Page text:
A good part of industrial loads is represented by induction motors. The power range of induction motors in industry spans from a few kW to more than 10 MW per unit. A local (industrial) transformer feeds a group of induction motors through pertinent switchgears which may undergo randomly load perturbations, direct turn on starting or turn off. Alternatively, bus transfer schemes are providing energy-critical duty loads to thermal nuclear power plants, etc.

During the time interval between turn off from one power grid until the turn on to the emergency power grid, the group of induction motors, with a series reactance common feeder or with a parallel capacitor bank (used for power factor correction), exhibits a residual voltage, which slowly dies down until reconnection takes place (Figure 13.33). During this period, the residual rotor currents in the various IMs of the group are producing stator emfs and, depending on their relative phasing and amplitude (the speed or inertia), some of them will act as generators and some as motors until their mechanical and magnetic energies dry out.

The obvious choice to deal with multimachine transients is to use the complete space phasor model with flux linkages Ψ_{s} and Ψ_{r} and ω_{r} as variables ((13.54 through 13.56) and (13.64)).

Adding up to the 5^{th} order model of all n IMs (5n equations), the equations related to the terminal capacitor (and the initial conditions before the transient is initiated) seems the natural way to solve any multimachine transient. A unique synchronous reference system may be chosen to speed up the solution.

Furthermore, to set the initial conditions, say, when the group is turned off, we may write that total stator current ist (0+ =) 0. With a capacitor at the terminal, the total current is zero.

∑j 1=^{n }isj(0+ +) ic = 0; ^{dV}_{dt }^{s }^{= }^{i}_{C}^{c} (13.135)

∑ ∑n i_{sj }n − __Ψ__sj − ΨrjLmj (13.136) j 1= = ^{j 1}= σj 1 Lsj L Lsj rj

Differentiating Equations (13.135) with (13.136) with respect to time will produce an equation containing a relationship between the stator and rotor flux time derivatives. This way, the flux conservation law is met.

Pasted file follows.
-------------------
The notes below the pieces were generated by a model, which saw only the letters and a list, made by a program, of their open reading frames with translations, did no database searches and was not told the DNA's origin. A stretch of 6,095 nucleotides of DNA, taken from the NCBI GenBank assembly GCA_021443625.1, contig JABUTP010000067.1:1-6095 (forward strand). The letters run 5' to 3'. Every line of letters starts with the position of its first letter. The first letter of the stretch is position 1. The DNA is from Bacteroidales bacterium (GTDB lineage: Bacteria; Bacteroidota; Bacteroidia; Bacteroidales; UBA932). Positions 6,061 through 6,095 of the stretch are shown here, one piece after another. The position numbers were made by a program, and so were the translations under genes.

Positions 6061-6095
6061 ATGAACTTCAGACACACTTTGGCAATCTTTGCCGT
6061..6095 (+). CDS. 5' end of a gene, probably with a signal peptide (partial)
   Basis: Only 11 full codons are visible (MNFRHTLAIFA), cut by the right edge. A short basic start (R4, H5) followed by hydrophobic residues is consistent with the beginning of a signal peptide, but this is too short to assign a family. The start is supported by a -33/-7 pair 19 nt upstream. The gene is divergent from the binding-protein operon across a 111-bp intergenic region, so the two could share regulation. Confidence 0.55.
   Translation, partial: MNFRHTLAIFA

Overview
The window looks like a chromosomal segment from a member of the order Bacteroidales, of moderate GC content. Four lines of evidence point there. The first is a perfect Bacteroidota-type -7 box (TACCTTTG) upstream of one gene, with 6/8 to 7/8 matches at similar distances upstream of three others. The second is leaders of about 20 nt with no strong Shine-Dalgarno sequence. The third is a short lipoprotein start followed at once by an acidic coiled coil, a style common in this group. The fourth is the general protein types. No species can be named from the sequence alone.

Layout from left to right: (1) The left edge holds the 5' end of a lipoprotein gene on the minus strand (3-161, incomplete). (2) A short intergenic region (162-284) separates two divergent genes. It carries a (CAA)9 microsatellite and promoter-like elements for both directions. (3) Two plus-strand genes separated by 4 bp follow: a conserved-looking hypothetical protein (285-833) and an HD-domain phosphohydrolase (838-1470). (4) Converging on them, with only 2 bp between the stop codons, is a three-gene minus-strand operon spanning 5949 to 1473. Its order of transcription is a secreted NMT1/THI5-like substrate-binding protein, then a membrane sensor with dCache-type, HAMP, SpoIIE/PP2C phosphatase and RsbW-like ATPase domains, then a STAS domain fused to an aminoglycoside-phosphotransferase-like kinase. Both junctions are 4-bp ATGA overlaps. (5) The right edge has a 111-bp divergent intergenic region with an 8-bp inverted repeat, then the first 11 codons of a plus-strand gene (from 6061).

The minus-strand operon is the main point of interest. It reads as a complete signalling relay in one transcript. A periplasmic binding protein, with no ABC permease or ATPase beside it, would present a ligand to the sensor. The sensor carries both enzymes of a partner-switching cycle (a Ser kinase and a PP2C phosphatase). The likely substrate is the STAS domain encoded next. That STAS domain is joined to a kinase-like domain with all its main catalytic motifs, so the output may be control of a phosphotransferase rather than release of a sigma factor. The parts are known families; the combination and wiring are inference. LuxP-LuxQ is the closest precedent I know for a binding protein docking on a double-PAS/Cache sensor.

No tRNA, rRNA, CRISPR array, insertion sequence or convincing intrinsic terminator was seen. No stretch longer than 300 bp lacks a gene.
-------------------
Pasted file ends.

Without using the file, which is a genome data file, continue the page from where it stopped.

We take the expressions of these derivatives from the space phasor model of each machine and find the only unknown, (V s ) t= +0 , as the values of all variables Ψ_{sj }, Ψ_{rj }, ω_{rj}, before the transient is initiated, are known.

Now, if we neglect the stator transients and make use of the third order model, we may use the stator equations of any machine in the group to calculate the residual voltage V t_{s }( ) as long as (13.135) with (13.136) is fulfilled.

This way no iteration is required and only solving each third model of each motor is, in fact, done. [22, 23] Unfortunately, although the third order model forecasts the residual voltage V_{s}(t) almost as well as the full (5^{th} order) model, the test results show a sudden drop in this voltage in time. This sharply contrasts with the theoretical results.

A possible explanation for this is the influence of magnetic saturation which maintains the “selfexcitation” process of some of the machines with larger inertia for some time, after which a fast deexcitation of them by the others, which act as motors, occurs.

Apparently magnetic saturation has to be accounted for to get any meaningful results related to residual voltage transient with or without terminal capacitors.

Simpler first order models have been introduced earlier in this chapter. They have been used to study load variation transients once the flux in the machine is close to its rated value. [24, 25]

Furthermore, multimachine transients (such as limited time bus fault, etc.) with unbalanced power grid voltages have also been treated, based on the dq (space phasor) model–complete or reduced. However, in all these cases, no strong experimental validation has been brought up so far.

So we feel that model reduction, or even saturation and skin effect,, has to be pursued with extreme care when various multimachine transients are investigated.